Eotaxin-2 and eotaxin-3 expression is associated with persistent eosinophilic bronchial inflammation in patients with asthma after allergen challenge

Leiden University, Leyden, South Holland, Netherlands
Journal of Allergy and Clinical Immunology (Impact Factor: 11.48). 05/2005; 115(4):779-85. DOI: 10.1016/j.jaci.2004.11.045
Source: PubMed


Eotaxin-1, eotaxin-2, and eotaxin-3 are chemokines involved in the activation and recruitment of eosinophils through activation of their main receptor, CC chemokine receptor 3. The differential roles of these chemokines still remain to be established. It has been suggested that eotaxin-1 is an important mediator in the early phase of allergen-induced recruitment of eosinophils into the airways. Eotaxin-2 and eotaxin-3 might play a role in the subsequent persistence of allergen-induced bronchial eosinophilia.
The aim of this study was to determine the expression of eotaxins and eosinophil counts in the bronchial mucosa of subjects with mild asthma after resolution of the late-phase asthmatic response (LAR).
The expression of eotaxins and eosinophil counts were determined in bronchial biopsy specimens obtained from 10 subjects with mild asthma 48 hours after diluent and allergen challenge by using immunohistochemistry. Positively stained cells were counted in a 125-mum-deep zone of the lamina propria.
Eotaxin-2 and eotaxin-3 expression in bronchial mucosa was significantly increased 48 hours after allergen challenge ( P = .001 and P = .013, respectively). At this time point, when marked tissue eosinophilia was still present, these increases were positively correlated with the magnitude of the LAR ( r = 0.72, P = .019 and r = 0.64, P = .046, respectively). Furthermore, eotaxin-2 expression was associated with the number of eosinophils after allergen challenge ( r = 0.72, P = .018).
Our findings suggest that eotaxin-2 and eotaxin-3 might account for the persistence of bronchial eosinophilia after resolution of the LAR.

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    • "In contrast, eotaxin-3 might be preferentially secreted at later time points when a TH2-dominant inflammatory state is observed. This hypothesis is supported by studies demonstrating that eotaxin-3, but not eotaxin-1, expression in bronchial mucosa is increased after allergen challenge in asthmatic individuals [35], [36]. "
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    ABSTRACT: Airway epithelial cells play a central role in the physiopathology of asthma. They release eotaxins when treated with T(H)2 cytokines such as interleukin (IL)-4 or IL-13, and these chemokines attract eosinophils and potentiate the biosynthesis of cysteinyl leukotrienes (cysLTs), which in turn induce bronchoconstriction and mucus secretion. These effects of cysLTs mainly mediated by CysLT(1) and CysLT(2) receptors on epithelial cell functions remain largely undefined. Because the release of inflammatory cytokines, eotaxins, and cysLTs occur relatively at the same time and location in the lung tissue, we hypothesized that they regulate inflammation cooperatively rather than redundantly. We therefore investigated whether cysLTs and the T(H)2 cytokines would act in concert to augment the release of eotaxins by airway epithelial cells. A549 cells or human primary bronchial epithelial cells were incubated with or without IL-4, IL-13, and/or LTD(4). The release of eotaxin-3 and the expression of cysLT receptors were assessed by ELISA, RT-PCR, and flow cytometry, respectively. IL-4 and IL-13 induced the release of eotaxin-3 by airway epithelial cells. LTD(4) weakly induced the release of eotaxin-3 but clearly potentiated the IL-13-induced eotaxin-3 release. LTD(4) had no effect on IL-4-stimulated cells. Epithelial cells expressed CysLT(1) but not CysLT(2). CysLT(1) expression was increased by IL-13 but not by IL-4 and/or LTD(4). Importantly, the upregulation of CysLT(1) by IL-13 preceded eotaxin-3 release. These results demonstrate a stepwise cooperation between IL-13 and LTD(4). IL-13 upregulates CysLT(1) expression and consequently the response to cysLTs This results in an increased release of eotaxin-3 by epithelial cells which at its turn increases the recruitment of leukocytes and their biosynthesis of cysLTs. This positive amplification loop involving epithelial cells and leukocytes could be implicated in the recruitment of eosinophils observed in asthmatics.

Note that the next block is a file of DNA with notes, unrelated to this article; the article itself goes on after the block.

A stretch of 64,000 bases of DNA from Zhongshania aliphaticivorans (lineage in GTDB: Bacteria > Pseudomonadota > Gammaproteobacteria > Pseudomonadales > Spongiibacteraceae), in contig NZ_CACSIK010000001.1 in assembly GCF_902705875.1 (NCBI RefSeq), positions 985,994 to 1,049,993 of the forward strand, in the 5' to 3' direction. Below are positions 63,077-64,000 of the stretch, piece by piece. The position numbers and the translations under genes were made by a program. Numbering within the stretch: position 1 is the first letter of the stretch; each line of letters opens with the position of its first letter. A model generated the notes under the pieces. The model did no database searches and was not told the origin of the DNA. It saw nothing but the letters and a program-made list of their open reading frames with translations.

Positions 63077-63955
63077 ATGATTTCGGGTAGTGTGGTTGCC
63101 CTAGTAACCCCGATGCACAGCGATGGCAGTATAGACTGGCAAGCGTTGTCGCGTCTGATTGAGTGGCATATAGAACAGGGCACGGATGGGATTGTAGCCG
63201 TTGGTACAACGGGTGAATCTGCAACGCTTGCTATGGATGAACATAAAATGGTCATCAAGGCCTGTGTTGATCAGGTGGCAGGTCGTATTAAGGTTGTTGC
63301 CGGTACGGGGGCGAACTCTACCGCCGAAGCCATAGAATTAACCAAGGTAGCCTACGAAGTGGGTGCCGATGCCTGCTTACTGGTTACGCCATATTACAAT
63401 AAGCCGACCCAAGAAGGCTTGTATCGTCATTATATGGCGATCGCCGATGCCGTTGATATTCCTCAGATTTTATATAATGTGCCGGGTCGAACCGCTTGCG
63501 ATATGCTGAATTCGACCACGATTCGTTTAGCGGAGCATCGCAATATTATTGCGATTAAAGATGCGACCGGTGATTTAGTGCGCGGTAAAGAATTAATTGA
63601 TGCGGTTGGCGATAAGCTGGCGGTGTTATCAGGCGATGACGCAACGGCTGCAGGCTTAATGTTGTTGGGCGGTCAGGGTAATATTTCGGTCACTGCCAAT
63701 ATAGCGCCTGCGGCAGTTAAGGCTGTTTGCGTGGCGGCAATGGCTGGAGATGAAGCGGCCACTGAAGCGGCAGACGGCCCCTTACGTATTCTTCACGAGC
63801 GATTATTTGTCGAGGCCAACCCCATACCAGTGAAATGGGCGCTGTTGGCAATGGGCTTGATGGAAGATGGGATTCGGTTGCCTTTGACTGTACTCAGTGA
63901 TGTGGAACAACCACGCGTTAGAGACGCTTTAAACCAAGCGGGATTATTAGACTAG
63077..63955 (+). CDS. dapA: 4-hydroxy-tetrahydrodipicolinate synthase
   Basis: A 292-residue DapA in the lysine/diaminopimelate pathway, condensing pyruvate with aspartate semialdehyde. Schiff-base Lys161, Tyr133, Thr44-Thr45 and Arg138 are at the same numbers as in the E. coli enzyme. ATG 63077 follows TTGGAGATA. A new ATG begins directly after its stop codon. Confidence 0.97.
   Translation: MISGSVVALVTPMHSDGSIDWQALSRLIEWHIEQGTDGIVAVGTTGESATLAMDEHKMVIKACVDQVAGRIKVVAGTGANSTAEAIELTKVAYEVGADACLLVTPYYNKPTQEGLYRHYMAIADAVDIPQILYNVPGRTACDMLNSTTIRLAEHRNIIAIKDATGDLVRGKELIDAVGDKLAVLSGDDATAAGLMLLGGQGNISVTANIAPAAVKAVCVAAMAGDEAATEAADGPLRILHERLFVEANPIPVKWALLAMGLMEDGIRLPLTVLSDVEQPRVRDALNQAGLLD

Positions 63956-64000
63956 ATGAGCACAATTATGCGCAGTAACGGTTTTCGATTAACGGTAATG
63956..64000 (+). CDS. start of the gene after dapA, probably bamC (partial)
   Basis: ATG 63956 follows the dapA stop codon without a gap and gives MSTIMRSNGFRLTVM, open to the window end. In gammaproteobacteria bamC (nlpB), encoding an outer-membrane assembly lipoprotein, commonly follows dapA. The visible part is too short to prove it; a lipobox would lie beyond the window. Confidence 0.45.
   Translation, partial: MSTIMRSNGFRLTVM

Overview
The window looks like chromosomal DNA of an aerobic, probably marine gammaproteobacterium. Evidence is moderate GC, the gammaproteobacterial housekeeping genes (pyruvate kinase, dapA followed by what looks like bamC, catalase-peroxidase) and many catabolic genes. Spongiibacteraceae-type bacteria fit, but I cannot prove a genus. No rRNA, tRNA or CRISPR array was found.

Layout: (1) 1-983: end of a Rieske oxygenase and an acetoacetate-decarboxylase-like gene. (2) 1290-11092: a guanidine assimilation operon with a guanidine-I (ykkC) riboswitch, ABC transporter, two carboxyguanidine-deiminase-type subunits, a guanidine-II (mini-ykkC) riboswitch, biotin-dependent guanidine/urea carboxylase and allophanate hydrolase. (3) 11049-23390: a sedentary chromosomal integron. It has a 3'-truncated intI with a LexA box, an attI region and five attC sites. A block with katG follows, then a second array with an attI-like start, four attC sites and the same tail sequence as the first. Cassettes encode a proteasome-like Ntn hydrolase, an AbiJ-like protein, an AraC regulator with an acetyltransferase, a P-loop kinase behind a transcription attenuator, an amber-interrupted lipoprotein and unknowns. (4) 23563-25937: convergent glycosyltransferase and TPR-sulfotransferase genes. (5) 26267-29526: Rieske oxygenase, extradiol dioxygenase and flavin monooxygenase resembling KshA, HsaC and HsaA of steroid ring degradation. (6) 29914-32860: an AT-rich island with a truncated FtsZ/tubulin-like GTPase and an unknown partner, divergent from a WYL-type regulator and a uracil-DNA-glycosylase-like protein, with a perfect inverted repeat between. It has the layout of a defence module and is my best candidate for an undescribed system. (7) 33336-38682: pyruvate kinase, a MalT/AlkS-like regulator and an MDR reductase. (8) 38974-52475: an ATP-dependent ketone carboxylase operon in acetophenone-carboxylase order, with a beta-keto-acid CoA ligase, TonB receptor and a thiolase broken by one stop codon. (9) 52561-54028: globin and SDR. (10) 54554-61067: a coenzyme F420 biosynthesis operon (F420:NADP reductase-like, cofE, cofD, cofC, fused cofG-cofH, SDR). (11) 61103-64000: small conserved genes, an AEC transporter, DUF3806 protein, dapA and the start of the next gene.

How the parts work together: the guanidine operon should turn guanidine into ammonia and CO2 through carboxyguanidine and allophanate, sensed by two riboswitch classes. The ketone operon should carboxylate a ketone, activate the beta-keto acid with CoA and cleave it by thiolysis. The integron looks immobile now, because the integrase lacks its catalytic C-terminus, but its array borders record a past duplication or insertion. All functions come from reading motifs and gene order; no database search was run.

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    • "In contrast, CCL26 expression was dramatically upregulated (to 100-fold) in asthmatics 24 h following allergen exposure (Berkman and others 2001). Numbers of biopsy cells expressing CCL26 and CCL24, but not CCL11, correlated signifi cantly with the magnitude of the late asthmatic response (Ravensberg and others 2005). Th2-type cytokines induce release of signifi cant amounts of the eotaxins from both bronchial and alveolar type II cells (Komiya and others 2003; Yamamoto and others 2004; Heiman and others 2005). "
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    • "Studies in humans showed increased levels of eotaxin and eotaxin-2 in stable asthmatics when compared to healthy controls, whereas eotaxin-3 was only significantly increased after allergen challenge (Berkman et al., 2001) suggesting a role for eotaxin-3 in the allergen-induced eosinophil recruitment. Results from our own laboratory suggested that both eotaxin-2 and -3 are involved in eosinophil recruitment following allergen exposure in asthmatics (Ravensberg et al., 2005). Finally, injection of allergen into the skin of atopic subjects revealed that eotaxin-2 expression correlated with the late-phase influx of eosinophils (Ying et al., 1999). "
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